Negotiations for the LIV Golf-PGA Tour proposed alliance included the potential for Rory McIlroy (pictured) and Tiger Woods to own LIV Golf teams and compete in the Saudi-backed league. File Photo by Aaron Josefczyk/UPI | License Photo
July 13 (UPI) -- PGA Tour star Rory McIlroy would retire before competing for LIV Golf, he told reporters Thursday at the Scottish Open.
McIlroy made his assertion just two days after his potential involvement with the Saudi-backed operation was made public as part of a U.S. Senate Permanent Subcommittee on Investigations hearing on the proposed LIV Golf-PGA Tour alliance.
Documents submitted to the subcommittee revealed that negotiations included McIlroy and Tiger Woods being offered opportunities to own LIV Golf teams and participate in at least 10 LIV Golf events.
"If LIV Golf was the last place to play golf on Earth, I would retire," McIlroy, a longtime critic of the Saudi league, told reporters at the Renaissance Club in North Berwick.
"That's how I feel about it. I'd play the majors, but I'd be pretty comfortable."
PGA Tour Chief Operating officer Ron Price and board member Jimmy Dunne offered sworn testimony, answering questions from Sens. Richard Blumenthal, D-Conn., and Ron Johnson, R-Wis., the chair and ranking member, respectively, of the subcommittee, as well as other senators, about the proposed alliance Tuesday in Washington.
They defended the controversial union throughout the 3-hour hearing. The senators cited accusations of Saudi Arabia's human rights abuses. They also questioned the new golf entity's tax compliance and received more information about active negotiations between the parties.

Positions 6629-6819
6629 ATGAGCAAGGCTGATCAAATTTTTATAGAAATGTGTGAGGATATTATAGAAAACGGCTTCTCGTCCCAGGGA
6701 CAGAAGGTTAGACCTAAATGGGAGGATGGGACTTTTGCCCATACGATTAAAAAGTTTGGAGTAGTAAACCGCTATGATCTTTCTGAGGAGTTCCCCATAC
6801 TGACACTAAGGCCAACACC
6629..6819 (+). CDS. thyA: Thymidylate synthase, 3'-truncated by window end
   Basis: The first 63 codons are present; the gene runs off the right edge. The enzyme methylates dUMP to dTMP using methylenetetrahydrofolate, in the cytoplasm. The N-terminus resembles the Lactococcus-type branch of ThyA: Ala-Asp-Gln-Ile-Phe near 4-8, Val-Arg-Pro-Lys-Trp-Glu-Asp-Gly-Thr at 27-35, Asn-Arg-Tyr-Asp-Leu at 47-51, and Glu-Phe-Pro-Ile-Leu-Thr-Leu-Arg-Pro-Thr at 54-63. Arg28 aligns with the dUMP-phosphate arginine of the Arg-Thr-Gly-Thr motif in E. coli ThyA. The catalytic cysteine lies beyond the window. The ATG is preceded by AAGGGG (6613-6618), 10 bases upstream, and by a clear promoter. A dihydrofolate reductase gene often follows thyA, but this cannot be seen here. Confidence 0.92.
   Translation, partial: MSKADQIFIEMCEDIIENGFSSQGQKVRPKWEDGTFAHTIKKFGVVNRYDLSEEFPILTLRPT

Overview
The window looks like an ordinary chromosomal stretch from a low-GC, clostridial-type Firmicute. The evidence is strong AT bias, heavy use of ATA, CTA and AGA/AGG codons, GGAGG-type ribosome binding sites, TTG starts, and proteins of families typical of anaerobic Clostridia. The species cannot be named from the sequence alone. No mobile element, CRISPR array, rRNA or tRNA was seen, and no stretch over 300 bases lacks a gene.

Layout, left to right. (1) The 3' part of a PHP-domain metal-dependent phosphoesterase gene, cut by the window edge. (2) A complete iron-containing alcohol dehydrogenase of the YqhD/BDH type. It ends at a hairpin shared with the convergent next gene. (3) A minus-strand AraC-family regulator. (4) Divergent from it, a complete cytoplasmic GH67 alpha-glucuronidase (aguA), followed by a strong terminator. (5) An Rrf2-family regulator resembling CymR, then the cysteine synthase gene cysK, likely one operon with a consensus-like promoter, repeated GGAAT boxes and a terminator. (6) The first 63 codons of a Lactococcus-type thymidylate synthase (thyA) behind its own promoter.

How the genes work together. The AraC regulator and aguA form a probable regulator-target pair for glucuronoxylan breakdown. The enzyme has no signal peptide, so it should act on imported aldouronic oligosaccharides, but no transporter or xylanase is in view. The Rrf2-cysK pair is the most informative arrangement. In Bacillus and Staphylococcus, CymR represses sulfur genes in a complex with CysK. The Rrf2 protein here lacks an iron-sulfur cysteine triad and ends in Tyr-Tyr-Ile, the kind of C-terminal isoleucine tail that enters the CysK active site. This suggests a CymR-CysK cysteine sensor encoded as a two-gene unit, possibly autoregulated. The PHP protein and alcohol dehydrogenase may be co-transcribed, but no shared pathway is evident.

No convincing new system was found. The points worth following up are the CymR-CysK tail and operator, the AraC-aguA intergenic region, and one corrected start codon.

LIV Golf and the PGA Tour announced their decision to unite June 6, potentially ending two years of legal battles, player feuds, suspensions and defections from the longtime U.S.-based golf league to the upstart, Saudi-backed venture.
Dunne said at the hearing that LIV Golf and the Saudi Public Investment Fund -- valued at more than $600 million -- wanted to "destroy the PGA Tour" and could use their "unlimited" finances to "own golf" if the PGA Tour did not try for the merger.
The subcommittee plans to continue its inquiry into the proposed alliance. Sen. Ron Wyden, D-Ore., chairman of the U.S. Senate Finance Committee, also announced another investigation into the PGA Tour-LIV Golf agreement last month.
The Department of Justice also is investigating the PGA Tour for anti-competitive behavior in connection to LIV Golf.
McIlroy was 6-under through the first round and tied for second place, three strokes behind leader An Byeong-hun. The tournament will continue through Sunday in North Berwick.
President Joe Bide departs to Camp David with first lady Jill Biden on Marine One on the South Lawn of the White House on Friday. Photo by Ken Cedeno/UPI | License Photo